Ask Steven May 7, 2007

A six to start, and was Gilchrist's squash ball legal?

Steven Lynch
The regular Monday column in which Steven Lynch answers your questions about (almost) any aspect of cricket

The regular Monday column in which Steven Lynch answers your questions about (almost) any aspect of cricket:

Mike Hussey faced only 116 deliveries in 11 World Cup matches © AFP

Has anyone ever hit the first ball of his Test career for six? asked James Impelliere from Australia

This is a difficult one, as we don't have ball-by-ball details for many early Tests. As far as I can establish, no one has ever hit the very first ball of their Test career for a six, although there are at least three people whose first scoring shot in Tests did sail over the ropes: Australia's Eric Freeman, against India at Brisbane in 1967-68; Carlisle Best, for West Indies against England at Kingston in 1985-86 (that was off his third ball, from Ian Botham); and Zimbabwe's Keith Dabengwa, against New Zealand at Bulawayo in August 2005 (off Daniel Vettori, after 15 balls on 0).

Is it legal for a batsman to have a foreign object like a squash ball inside his gloves, as Adam Gilchrist apparently did in the World Cup final? asked Vijitha Herath from Germany (and several more people from Sri Lanka!)

My feeling was that it was legal, as I didn't think you could distinguish between a squash ball - which Gilchrist admitted he used to improve his grip during his amazing innings in the World Cup final - and the inner gloves many batsmen wear, some of which have a certain amount of padding, the finger-stalls inside some gloves to protect finger-tips, or even the raw steaks people (usually wicketkeepers) were reputed to put inside their gloves to lessen the impact of the ball. But MCC are the final authority on matters to do with the Laws, so I asked their head of cricket, the former England opener John Stephenson, who confirmed: "The official view is that you are correct. It is no different to wearing inners, etc."

Who hit the most sixes during the World Cup? asked Terry Atkinson from Coventry

The leading run-scorer was also the leading six-hitter: Australia's Matthew Hayden led the way, with 659 runs and 18 sixes, four more than Herschelle Gibbs (who was helped by six in over in the match against Holland in St Kitts) and Sanath Jayasuriya. Both Mark Boucher and Ricky Ponting struck 11 sixes, while Adam Gilchrist hit 10 - eight of them in the final - as did Mahela Jayawardene. For a full list of World Cup six-hitters, click here. Hayden also hit more fours (69) than anyone else: Gilchrist was next with 58.

How many balls did Michael Hussey face during the World Cup, excluding the time he was promoted in the batting order? asked Michael Morris from Israel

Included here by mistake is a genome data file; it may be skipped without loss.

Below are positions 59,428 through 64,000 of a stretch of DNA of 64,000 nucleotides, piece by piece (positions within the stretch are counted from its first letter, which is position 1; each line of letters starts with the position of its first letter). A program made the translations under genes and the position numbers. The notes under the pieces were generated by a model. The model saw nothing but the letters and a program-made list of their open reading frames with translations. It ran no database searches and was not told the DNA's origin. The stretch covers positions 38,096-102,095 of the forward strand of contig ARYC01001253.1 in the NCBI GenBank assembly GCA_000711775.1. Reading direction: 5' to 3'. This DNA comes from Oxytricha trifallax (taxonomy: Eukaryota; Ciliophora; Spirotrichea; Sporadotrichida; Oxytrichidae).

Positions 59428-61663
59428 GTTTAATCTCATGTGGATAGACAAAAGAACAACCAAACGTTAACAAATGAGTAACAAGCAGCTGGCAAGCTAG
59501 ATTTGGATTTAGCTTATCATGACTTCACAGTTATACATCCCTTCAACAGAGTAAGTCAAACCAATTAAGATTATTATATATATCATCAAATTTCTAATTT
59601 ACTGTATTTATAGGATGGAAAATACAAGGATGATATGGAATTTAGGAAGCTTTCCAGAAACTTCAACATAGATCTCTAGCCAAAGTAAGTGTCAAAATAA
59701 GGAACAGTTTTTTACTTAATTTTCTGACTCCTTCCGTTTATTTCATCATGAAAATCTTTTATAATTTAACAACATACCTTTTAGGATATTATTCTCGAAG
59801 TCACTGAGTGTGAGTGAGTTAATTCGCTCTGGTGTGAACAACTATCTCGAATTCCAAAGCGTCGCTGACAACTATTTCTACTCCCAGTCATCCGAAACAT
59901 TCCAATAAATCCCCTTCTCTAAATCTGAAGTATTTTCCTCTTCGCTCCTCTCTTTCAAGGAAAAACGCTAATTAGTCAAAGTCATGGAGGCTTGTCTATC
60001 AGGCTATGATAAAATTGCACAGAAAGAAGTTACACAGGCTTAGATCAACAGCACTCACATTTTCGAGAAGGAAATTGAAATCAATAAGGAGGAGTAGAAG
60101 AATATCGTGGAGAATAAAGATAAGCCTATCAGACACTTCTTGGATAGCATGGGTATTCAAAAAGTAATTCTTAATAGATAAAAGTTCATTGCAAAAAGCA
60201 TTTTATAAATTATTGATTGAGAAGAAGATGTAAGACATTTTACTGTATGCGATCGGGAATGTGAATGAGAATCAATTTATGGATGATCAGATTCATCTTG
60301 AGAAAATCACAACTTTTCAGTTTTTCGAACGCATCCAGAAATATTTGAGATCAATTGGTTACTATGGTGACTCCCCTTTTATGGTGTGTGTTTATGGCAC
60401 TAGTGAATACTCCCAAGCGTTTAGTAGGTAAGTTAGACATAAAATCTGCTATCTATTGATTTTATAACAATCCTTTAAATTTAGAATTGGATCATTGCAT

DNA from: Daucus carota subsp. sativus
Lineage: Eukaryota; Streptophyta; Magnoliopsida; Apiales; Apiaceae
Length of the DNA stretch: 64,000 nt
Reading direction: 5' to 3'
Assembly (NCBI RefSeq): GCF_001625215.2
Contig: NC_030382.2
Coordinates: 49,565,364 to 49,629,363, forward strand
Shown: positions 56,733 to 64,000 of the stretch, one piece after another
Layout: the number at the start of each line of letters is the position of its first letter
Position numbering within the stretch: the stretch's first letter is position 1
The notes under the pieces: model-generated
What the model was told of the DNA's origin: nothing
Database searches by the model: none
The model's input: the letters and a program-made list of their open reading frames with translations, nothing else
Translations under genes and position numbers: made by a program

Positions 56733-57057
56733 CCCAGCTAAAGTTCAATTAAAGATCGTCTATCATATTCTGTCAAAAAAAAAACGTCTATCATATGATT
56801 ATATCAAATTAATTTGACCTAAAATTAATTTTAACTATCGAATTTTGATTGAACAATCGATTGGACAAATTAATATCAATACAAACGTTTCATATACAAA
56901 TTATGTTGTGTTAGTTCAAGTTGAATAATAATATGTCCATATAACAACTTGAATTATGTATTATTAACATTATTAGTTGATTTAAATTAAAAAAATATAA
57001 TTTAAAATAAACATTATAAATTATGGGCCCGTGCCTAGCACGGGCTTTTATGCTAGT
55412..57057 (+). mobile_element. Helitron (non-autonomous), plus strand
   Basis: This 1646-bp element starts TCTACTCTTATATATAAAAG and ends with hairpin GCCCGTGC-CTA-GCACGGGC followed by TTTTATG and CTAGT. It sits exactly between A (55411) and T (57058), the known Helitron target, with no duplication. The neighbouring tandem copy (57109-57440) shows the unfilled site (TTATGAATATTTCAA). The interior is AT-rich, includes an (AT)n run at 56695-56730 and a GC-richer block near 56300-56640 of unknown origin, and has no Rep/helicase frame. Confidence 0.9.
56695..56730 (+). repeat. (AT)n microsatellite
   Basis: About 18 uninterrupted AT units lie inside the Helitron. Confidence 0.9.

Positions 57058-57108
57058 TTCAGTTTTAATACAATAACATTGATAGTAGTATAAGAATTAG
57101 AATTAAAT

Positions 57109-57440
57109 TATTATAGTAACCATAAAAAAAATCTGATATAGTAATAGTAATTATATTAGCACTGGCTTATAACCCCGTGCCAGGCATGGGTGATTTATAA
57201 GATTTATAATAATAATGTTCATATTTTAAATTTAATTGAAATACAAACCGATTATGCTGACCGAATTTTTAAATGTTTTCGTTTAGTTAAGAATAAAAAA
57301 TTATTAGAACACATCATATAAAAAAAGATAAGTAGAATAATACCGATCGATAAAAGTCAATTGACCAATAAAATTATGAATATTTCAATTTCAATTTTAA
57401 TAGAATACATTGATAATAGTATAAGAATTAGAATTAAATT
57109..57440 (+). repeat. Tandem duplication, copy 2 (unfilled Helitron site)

It's a sign of just how dominant Australia were at the World Cup that Mike Hussey, who was expected to be one of the tournament's stars, hardly got a look-in. In all he faced 116 balls in six innings, but 41 of those came when he was promoted to open against Ireland at Bridgetown, and made an unbeaten 30 as the Aussies chased down a meagre target of 92. Hussey's only other innings of note was 37, from 44 balls, against New Zealand at St George's. Apart from that he made 4, 2, 5 and 9 ... and wasn't even needed to bat in the semi-final or the final.

Which two Australian Test players have appeared on Neighbours? asked Barry Gebhardt from Melbourne

The first of them is quite easy: Shane Warne appeared on the TV soap quite recently, playing himself being presented with a cheque for his charity, the Shane Warne Foundation. The other one is a bit more tricky: it was the former Test left-arm fast bowler Mike Whitney, who made a cameo appearance on the show several years ago, giving another cast member some coaching tips. It was a part which apparently was originally offered to Greg Matthews. Whitney was later the referee in the Australian version of Gladiators.

Who has scored the most centuries in successive innings in first-class cricket? asked Don Brunt from New Zealand

Three players have scored six centuries in successive first-class innings. The first was the Englishman CB Fry, who did it in 1901, mainly for Sussex (the innings before the run was one of 88, and the first one after it was 82). The feat was equalled in 1938-39 by Don Bradman, the last five of his six centuries coming for South Australia in the Sheffield Shield (his next innings was one of 5). The third member of this exclusive club is the South African allrounder Mike Procter, who made six hundreds in successive innings for Rhodesia in the Currie Cup in 1970-71: his run was ended by a dismissal for 22.

Steven Lynch is the deputy editor of The Wisden Group. If you want to Ask Steven a question, use our feedback form. The most interesting questions will be answered here each week. Unfortunately, we can't usually enter into correspondence about individual queries.